A new study suggests that corn prices could spike in the near future due to climate change.
The research said that devastating heat waves could force US corn producers to move crops northward towards the Canadian border to avoid crop failures.
“The likelihood of increasing occurrence of severe hot events in response to increasing global greenhouse-gas concentrations poses a particular risk for field crops,” the researchers said, according to Bloomberg.
"Even one or two degrees of global warming is likely to substantially increase heatwaves that lead to low-yield years and more price volatility."
Noah S. Diffenbaugh, a climate scientist at Stanford and the author of the study, found that climate change’s influence on corn price volatility may be more important than fluctuation caused by oil prices or energy policies that mandate biofuels in the future.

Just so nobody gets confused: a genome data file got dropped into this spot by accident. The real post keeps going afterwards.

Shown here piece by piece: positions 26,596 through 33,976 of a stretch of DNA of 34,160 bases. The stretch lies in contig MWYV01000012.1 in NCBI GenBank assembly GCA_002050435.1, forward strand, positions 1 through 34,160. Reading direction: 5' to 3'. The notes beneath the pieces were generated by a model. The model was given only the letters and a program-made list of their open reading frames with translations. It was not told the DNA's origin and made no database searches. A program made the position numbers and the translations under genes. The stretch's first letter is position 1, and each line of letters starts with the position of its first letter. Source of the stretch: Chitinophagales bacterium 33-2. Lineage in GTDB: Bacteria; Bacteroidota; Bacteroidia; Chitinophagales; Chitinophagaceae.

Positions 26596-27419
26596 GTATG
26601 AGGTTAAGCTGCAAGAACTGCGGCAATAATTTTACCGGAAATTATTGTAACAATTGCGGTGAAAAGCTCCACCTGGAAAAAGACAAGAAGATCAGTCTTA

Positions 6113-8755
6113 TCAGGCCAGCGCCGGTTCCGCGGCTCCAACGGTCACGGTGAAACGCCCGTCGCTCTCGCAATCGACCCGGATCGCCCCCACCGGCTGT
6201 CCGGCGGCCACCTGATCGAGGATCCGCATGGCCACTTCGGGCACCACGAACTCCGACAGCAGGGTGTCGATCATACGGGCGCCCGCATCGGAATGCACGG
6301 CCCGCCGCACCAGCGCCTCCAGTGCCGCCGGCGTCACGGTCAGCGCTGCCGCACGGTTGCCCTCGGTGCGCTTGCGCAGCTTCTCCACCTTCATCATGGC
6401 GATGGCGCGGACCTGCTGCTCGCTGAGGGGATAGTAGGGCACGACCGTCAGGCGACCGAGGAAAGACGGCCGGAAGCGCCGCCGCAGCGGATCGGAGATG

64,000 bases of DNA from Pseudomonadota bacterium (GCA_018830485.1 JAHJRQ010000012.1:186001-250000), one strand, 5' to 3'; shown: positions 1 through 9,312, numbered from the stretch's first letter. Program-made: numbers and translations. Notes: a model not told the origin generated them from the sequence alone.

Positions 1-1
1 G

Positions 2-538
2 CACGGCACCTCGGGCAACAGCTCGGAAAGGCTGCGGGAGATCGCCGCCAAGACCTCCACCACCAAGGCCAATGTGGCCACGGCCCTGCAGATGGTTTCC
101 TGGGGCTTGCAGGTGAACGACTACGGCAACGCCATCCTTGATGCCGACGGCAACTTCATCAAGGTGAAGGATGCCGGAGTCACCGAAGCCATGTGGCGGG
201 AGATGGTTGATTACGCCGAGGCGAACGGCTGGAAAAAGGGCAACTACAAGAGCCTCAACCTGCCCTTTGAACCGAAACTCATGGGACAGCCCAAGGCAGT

“Frankly, I was surprised that climate had the largest effect of these three influences,” said Diffenbaugh, according to Futurity.
“These are substantial changes in price volatility that come from relatively moderate global warming.”
The study suggests that on top of moving northward, farmers should develop more heat-tolerant corn varieties in order to deal with the problem.
The research was published in the journal Nature Climate Change.